Following the 1972 presidential elections, there was an abortive split from the Democratic Party by Southern Conservatives. The exodus begun in 1948 by the Dixiecrats nearly happened in 1974, when a sizable number of Southern Democrats proposed to cross the aisle as a bloc and join the Republican Party. The Watergate scandal put these plans on hold for twelve years.

By 1980, the Democratic alliance created during the New Deal realignment had splintered for good. The driving force at the grass roots was a new style of polarizing, divisive and reactionary politics based on "wedge issues." The wedges were being used to break apart the New Deal Liberal coalition. The salient wedge issues were opposition to school integration, prayer in schools, abortion, the "war on drugs" and "law and order." Later additions to this style of politics include opposition to gun control laws, "property rights," immigration and homophobia. All of these issues strike directly at personal and social values. They are black and white, good and evil, right and wrong, win or lose. There is no compromise, no negotiation, no opportunity for resolution through any type of political solution or consensual process. They are, in the word of Chip Berlet, toxic to democracy.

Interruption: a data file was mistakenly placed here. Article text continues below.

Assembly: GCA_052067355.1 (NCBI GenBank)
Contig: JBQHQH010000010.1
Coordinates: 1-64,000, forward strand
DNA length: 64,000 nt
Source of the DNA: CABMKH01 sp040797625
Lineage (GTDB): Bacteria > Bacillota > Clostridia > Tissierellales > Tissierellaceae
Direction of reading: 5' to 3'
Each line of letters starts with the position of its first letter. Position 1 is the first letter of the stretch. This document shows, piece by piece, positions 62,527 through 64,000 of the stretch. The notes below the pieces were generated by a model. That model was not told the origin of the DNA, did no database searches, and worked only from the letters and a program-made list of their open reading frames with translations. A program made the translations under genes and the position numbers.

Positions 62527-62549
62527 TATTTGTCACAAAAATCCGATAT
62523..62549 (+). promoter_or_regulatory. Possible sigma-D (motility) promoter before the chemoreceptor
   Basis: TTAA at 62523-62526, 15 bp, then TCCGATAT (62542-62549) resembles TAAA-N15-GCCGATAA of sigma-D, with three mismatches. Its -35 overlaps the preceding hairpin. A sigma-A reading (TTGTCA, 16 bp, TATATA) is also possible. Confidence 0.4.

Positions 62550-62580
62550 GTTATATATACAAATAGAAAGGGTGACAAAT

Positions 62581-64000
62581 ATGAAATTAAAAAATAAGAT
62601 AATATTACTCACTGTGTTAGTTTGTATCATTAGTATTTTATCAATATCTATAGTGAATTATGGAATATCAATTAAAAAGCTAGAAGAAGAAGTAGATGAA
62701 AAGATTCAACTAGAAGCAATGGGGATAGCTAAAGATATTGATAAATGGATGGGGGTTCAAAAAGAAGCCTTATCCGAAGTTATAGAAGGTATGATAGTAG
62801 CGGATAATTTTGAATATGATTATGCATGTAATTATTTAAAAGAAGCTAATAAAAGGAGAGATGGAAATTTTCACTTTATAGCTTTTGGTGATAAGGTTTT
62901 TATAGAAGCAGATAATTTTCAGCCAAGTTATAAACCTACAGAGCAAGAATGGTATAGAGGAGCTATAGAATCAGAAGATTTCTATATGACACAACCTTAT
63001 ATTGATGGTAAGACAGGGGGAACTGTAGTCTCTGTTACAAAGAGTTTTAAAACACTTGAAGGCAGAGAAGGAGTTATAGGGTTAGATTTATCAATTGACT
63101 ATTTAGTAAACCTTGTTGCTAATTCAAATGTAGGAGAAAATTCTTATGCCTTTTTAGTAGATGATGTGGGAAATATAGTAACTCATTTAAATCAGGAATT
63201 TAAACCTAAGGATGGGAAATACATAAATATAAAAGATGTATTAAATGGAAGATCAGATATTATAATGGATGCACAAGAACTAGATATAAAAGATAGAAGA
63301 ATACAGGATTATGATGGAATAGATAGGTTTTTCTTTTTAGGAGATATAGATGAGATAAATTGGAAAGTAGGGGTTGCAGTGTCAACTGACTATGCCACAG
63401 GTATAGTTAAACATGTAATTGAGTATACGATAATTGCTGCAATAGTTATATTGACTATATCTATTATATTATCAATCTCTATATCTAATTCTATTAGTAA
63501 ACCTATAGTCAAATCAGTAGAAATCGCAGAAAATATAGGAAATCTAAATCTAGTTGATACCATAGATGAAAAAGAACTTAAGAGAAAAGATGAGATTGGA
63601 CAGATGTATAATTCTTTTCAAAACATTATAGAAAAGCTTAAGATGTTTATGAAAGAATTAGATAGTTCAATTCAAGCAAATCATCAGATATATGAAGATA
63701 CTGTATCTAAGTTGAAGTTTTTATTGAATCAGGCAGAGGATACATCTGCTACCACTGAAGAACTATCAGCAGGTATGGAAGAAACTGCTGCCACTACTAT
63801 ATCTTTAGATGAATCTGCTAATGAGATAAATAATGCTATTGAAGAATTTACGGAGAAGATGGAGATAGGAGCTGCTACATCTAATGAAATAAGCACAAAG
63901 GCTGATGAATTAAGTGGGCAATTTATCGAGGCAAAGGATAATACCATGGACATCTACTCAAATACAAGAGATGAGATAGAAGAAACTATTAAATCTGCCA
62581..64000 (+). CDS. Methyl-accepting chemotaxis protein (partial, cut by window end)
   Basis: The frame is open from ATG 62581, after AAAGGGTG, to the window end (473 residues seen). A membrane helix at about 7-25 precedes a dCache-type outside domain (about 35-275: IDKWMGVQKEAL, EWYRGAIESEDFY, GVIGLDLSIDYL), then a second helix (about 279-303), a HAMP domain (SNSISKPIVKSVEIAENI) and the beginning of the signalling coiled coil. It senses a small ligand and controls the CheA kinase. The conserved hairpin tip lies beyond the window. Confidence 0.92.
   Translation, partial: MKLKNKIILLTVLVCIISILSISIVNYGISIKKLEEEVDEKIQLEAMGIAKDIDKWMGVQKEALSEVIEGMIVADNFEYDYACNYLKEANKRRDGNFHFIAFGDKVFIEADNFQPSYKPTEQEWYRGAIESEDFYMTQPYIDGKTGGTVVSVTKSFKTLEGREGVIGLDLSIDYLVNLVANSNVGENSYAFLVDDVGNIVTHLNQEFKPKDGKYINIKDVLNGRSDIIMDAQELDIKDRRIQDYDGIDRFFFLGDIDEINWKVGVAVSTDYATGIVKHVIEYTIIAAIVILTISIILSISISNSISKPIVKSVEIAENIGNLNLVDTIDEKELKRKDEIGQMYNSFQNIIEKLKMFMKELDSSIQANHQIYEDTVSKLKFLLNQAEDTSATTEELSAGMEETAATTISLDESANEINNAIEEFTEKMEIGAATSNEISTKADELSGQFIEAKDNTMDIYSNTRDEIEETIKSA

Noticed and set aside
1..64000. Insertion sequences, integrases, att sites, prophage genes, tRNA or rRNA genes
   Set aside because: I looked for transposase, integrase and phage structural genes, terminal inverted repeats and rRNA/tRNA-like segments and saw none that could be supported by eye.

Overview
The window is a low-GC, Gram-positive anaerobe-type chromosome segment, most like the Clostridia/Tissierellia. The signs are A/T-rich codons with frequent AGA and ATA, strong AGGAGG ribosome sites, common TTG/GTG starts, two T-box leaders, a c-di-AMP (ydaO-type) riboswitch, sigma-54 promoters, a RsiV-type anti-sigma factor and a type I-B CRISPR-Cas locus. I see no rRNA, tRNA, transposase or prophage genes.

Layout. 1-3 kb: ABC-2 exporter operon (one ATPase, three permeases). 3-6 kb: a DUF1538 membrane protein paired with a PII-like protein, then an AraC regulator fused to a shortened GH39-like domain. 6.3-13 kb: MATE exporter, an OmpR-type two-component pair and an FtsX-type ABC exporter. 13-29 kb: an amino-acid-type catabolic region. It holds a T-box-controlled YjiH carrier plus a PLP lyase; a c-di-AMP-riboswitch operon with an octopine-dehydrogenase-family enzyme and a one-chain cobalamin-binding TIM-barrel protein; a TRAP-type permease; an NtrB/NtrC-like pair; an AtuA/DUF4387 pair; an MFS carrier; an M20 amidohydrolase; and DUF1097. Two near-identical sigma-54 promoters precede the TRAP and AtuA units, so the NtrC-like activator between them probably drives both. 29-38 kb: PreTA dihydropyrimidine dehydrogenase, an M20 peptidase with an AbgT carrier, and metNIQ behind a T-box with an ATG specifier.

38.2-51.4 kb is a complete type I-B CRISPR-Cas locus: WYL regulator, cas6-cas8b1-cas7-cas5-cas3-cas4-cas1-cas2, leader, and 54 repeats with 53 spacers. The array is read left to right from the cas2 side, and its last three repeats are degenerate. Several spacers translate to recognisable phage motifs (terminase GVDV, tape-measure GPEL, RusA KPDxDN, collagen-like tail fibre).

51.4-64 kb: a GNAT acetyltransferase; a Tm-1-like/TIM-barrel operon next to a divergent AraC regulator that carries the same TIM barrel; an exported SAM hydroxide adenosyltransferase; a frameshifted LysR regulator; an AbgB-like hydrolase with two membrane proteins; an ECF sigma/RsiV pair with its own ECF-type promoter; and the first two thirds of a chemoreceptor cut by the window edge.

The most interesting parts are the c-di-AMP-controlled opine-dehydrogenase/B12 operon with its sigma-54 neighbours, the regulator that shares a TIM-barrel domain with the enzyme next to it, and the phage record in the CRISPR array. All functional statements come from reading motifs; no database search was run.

But wedge issues did their job and a significant new plurality emerged in American politics in the mid-1970s, the Christian Right. Organized mostly around the wedge issues of abortion and school prayer, the Christian Right (initially in the guise of Jerry Falwell's Moral Majority) emerged as a factor in the 1976 presidential election. Because of the obvious weaknesses of Nixon's appointee, Gerald Ford, the Christian Right was not able to play a decisive role in the 1976 presidential elections, but they were clearly organizing as an emerging political and social force on the right.

The other group targeted by wedge issues became known as "Reagan Democrats." These were mostly white, mostly blue collar, mostly organized labor. In the 1972 presidential elections, Nixon had courted and won the support of George Meany and the AFL-CIO. This began the process of breaking up organized labor as a social and political force.

The 1980 election brought all of these forces into play and resulted in the resounding victory of Ronald Reagan over the Democratic incumbent, Jimmy Carter. Probably too much has been made of the missteps and misfortunes of the Carter administration as prologue to the Regan Revolution. The seeds of the conservative ascendancy were cast in the 1964 elections and bore first fruit in the next election with the ascension of Richard Nixon to the presidency. The last Democratic presidential candidate with clear affiliation with New Deal liberalism was George McGovern in 1972 and his resounding defeat was the death knell for the last vestige of the preceding realignment.